It is an off the wall crime caper. I am working hard at doing this right. I don’t want you more confused than a chameleon in a bag of Skittles, so have patience with me.

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Central Florida has never been hotter! The first in The Naked Eye Series Novels has Richard Noggin, P.I. scouting the swinger’s venues and a nudist resort to solve a vicious murder case and bring down a crime boss. A young Asian girl’s unexpected appearance on the doorstep of a gay club sets off events that have him struggling to protect her and a fighting to survive.

20 thoughts on “First Read

  1. Great post! I don’t know any author who doesn’t go through the rewrite process with a good editor and honest feedback. Maybe there are a few great writers out there who can, but I’ve never met one. Just finished my 5th go through with editors on my second book. It’s all part of the process. And, I don’t view this as negative at all, rather constructive feedback on a journey in progress. Wishing you lots of fun and more great feedback and then tons of success with yours when it hits the press. 🙂

    • Thank you, Paulette. It is part of the confidence building process as well. When you have worked and reworked, you know you have given it your best. Good luck with your second. I still have your first on my TBR list. Not that it doesn’t intrigue me. It most certainly does. I am trying to find the time to read more. You would think with retirement that would never be an issue!

  2. First drafts should never be expected to be more than a spitting out of rushed ideas and story development. If we stop to edit them as we go, it takes so much longer to finish (I’ve finally learned that lesson, and I won’t go back to my old ways). I cringe thinking about someone reading my first draft. Never gonna happen. 🙂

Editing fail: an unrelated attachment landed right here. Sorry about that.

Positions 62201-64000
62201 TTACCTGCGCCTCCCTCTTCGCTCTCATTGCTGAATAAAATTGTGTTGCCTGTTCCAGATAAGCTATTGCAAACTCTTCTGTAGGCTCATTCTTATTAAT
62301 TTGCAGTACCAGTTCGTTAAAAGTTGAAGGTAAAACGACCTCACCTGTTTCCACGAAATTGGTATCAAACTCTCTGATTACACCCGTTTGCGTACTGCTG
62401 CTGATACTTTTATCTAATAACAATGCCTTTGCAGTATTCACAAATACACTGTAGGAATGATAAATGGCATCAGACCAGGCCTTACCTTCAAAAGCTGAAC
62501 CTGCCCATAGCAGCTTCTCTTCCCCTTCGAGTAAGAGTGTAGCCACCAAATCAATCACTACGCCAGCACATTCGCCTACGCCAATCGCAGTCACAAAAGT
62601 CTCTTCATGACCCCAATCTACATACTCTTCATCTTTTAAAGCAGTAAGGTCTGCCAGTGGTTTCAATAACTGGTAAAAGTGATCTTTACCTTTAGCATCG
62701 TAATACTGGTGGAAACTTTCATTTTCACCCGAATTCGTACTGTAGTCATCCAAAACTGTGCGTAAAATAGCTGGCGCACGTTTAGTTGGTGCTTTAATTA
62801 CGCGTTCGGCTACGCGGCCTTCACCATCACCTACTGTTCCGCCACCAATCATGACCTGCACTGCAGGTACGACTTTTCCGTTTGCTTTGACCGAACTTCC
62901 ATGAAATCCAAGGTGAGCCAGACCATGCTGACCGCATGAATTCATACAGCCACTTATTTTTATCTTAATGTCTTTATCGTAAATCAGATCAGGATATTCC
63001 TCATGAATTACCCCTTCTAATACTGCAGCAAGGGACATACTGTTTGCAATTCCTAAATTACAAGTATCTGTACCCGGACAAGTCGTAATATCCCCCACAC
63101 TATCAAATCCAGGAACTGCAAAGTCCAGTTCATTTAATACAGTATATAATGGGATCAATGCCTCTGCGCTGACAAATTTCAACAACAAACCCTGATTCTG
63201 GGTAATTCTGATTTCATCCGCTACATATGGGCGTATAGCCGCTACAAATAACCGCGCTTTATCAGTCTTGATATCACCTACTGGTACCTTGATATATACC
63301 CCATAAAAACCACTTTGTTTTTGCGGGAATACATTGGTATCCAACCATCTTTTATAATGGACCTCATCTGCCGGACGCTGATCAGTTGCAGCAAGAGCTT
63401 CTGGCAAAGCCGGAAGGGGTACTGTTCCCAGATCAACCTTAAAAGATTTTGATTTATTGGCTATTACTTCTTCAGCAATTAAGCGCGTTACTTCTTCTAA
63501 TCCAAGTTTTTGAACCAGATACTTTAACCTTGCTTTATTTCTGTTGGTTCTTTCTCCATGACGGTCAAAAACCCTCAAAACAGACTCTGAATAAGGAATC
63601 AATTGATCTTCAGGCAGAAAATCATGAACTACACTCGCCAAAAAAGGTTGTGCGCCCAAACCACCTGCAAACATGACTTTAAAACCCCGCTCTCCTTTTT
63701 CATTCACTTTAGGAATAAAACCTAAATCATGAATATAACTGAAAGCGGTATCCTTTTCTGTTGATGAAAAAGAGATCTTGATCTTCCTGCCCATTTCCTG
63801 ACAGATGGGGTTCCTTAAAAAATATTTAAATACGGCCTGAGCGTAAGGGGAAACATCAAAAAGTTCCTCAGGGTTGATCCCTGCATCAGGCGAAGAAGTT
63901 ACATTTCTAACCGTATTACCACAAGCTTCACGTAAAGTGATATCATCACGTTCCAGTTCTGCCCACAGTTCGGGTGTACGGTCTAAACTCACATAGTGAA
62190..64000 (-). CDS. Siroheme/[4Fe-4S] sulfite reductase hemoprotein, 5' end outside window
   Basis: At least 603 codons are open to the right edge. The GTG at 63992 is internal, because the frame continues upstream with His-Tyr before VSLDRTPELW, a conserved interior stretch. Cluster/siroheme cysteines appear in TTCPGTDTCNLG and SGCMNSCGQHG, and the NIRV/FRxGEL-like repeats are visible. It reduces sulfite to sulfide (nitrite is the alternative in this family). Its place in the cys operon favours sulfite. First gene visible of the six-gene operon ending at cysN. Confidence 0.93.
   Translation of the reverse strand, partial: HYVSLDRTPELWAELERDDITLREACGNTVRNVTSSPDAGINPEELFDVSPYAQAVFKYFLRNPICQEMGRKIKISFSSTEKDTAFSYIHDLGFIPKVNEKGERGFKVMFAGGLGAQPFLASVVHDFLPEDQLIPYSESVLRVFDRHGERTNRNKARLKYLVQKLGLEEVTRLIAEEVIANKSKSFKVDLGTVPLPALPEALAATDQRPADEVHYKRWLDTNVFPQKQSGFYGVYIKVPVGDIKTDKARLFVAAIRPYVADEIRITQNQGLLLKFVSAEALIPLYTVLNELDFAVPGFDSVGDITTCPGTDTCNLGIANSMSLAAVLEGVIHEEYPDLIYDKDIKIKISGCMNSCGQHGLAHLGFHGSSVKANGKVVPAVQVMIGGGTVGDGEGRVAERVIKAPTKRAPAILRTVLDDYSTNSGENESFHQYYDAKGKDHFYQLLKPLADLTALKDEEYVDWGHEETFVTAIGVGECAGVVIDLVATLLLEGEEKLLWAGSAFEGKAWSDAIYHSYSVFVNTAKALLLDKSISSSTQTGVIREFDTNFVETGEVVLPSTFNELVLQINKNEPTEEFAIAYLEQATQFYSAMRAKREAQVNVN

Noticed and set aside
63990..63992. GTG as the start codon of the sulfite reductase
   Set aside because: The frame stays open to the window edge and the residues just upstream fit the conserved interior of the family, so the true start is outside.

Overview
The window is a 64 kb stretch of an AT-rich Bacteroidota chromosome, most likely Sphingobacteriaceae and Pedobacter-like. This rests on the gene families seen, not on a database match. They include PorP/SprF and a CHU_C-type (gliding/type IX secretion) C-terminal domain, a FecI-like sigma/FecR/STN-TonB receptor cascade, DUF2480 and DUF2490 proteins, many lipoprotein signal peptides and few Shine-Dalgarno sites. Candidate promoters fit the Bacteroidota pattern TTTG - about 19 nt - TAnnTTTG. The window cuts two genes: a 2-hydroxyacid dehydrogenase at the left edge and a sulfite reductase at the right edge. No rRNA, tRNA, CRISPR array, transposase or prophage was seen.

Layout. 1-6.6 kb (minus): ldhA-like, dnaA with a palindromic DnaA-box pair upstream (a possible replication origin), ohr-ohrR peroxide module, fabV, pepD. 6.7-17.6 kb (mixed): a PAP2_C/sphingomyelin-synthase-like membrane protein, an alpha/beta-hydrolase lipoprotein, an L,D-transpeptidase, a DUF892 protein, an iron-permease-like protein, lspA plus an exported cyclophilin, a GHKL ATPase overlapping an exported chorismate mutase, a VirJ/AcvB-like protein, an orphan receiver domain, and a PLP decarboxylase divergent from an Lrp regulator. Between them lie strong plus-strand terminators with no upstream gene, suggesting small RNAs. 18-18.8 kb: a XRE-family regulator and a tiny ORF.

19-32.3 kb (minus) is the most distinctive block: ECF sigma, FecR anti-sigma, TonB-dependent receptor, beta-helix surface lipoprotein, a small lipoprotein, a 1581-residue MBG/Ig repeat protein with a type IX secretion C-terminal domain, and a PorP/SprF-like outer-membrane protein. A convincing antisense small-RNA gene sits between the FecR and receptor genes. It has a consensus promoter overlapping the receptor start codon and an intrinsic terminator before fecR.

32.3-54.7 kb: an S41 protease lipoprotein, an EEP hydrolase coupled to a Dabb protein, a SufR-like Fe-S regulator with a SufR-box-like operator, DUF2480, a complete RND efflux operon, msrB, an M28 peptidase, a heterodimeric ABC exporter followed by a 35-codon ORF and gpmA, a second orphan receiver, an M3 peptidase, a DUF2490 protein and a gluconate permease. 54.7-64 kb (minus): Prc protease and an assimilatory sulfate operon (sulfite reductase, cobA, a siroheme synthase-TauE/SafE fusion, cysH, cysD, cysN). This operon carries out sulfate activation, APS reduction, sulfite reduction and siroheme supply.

Good luck!

    • Thanks Carrie. I don’t mind the rocket scientist reading. He has some pretty cool ideas. He’s a math man and doesn’t like working with words beyond reading them. So I do the writing.

  3. If you got positive feedback on your first draft, revel in that and use it to push you through areas that need another coat. Even great writers need a revision. Or twelve. 🙂

  4. First draft? I don’t know that I could let anyone see MY first draft.
    Glad to hear you have everything down on paper. If your reader liked it, it must have good bones.Now is the fun part. 😀 Call me crazy but I love editing. Hope you like it too.

  5. It sounds like all is going well, and that is wonderful that your first reader gave your first draft such good reviews. Now you just have to fine tune it. It’s good to have someone else look over a manuscript–as authors we know what’s in our heads, but sometimes it’s not there on the paper (or screen). It’s also good to have someone else do copy editing of your semi-final version. I hate reading a book that is filled with typos!